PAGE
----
The Tribune.
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Title: The Tribune.
Uniform Title: Tribune. (Nassau, Bahamas).
Alternate Title: Nassau tribune
Physical Description: v. : ill. ; 58 cm.
Language: English
Publisher: Tribune
Publication Date: 9/28/2010
Spatial Coverage: Bahamas
General Note: Description based on: Vol. 79, no. 210 (Aug. 3, 1983); title from caption.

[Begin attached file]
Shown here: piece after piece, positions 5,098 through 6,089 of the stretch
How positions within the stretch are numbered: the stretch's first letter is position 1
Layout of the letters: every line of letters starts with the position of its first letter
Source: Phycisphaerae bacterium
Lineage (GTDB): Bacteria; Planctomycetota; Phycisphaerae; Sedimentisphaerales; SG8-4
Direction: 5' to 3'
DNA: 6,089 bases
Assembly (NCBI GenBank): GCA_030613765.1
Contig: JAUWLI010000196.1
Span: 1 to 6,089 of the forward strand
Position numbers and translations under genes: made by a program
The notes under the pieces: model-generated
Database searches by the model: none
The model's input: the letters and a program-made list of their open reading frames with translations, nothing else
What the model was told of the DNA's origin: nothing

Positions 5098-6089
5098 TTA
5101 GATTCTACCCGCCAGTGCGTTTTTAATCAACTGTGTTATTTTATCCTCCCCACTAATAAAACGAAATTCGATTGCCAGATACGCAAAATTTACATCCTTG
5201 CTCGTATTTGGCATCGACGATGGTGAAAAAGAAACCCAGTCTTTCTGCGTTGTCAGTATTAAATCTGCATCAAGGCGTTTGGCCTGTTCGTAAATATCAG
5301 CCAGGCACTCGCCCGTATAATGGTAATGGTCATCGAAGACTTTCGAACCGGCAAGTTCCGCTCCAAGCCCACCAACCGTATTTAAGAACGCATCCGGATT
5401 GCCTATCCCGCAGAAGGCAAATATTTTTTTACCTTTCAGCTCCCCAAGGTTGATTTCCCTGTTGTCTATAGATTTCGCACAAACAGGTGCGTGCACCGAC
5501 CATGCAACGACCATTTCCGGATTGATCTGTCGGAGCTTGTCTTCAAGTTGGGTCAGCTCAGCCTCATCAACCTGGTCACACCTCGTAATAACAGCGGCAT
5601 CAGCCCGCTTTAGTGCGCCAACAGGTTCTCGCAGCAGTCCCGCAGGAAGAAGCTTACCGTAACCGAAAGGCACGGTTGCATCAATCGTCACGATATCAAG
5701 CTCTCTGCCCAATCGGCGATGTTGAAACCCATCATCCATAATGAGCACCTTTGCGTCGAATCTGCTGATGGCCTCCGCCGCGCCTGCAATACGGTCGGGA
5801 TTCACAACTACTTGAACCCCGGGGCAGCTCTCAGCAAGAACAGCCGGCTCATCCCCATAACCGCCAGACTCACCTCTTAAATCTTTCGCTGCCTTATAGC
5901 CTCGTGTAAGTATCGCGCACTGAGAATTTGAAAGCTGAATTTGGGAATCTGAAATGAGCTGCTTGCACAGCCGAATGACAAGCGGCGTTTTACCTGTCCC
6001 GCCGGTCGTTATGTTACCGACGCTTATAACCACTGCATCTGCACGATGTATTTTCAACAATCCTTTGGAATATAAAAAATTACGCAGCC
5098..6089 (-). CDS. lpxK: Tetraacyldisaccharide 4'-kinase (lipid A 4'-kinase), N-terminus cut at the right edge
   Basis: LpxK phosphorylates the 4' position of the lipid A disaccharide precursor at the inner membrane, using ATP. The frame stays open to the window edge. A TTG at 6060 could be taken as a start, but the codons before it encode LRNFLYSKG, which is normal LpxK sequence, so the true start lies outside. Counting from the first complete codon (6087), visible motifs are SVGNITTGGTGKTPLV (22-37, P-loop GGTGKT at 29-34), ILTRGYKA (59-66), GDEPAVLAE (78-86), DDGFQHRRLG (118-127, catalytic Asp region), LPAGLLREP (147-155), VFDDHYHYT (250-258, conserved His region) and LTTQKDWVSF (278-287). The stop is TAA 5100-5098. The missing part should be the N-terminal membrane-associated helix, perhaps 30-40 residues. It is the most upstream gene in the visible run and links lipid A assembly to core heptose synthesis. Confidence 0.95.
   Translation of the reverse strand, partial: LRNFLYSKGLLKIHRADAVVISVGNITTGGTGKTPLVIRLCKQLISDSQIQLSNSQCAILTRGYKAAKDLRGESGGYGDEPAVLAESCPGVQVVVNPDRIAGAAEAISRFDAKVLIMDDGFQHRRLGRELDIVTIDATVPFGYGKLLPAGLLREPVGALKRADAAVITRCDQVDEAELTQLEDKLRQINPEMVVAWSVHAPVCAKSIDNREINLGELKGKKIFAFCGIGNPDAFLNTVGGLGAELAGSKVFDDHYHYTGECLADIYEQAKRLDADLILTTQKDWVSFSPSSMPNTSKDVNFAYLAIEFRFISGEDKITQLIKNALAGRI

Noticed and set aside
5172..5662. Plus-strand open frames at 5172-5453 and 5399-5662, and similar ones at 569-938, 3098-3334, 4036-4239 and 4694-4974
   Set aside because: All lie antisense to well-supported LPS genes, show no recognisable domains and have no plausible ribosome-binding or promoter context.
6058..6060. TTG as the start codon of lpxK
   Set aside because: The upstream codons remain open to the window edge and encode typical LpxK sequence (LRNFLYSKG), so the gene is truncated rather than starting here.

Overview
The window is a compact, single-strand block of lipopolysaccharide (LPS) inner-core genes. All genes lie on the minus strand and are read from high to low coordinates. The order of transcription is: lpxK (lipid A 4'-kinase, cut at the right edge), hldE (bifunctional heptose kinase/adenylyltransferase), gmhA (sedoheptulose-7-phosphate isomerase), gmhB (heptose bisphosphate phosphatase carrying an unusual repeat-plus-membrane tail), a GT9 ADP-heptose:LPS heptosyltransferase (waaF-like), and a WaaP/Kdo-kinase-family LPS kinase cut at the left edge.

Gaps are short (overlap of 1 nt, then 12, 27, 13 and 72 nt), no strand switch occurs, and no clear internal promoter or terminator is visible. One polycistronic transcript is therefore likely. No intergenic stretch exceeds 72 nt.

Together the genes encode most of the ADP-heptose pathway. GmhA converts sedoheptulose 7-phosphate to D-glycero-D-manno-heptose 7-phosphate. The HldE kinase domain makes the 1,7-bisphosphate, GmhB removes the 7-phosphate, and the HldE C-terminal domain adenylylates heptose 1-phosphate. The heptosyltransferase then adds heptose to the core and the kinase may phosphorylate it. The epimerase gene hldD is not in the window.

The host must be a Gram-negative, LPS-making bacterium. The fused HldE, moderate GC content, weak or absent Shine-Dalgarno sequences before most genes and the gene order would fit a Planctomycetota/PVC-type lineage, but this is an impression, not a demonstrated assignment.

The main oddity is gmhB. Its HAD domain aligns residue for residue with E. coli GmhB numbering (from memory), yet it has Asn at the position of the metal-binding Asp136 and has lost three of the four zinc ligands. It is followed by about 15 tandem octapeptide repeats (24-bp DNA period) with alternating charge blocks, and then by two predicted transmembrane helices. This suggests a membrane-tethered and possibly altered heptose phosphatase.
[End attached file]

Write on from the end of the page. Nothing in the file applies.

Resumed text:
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Source Institution: University of Florida
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Resource Identifier: oclc - 09994850
oclc - 9994850
System ID: UF00084249:01673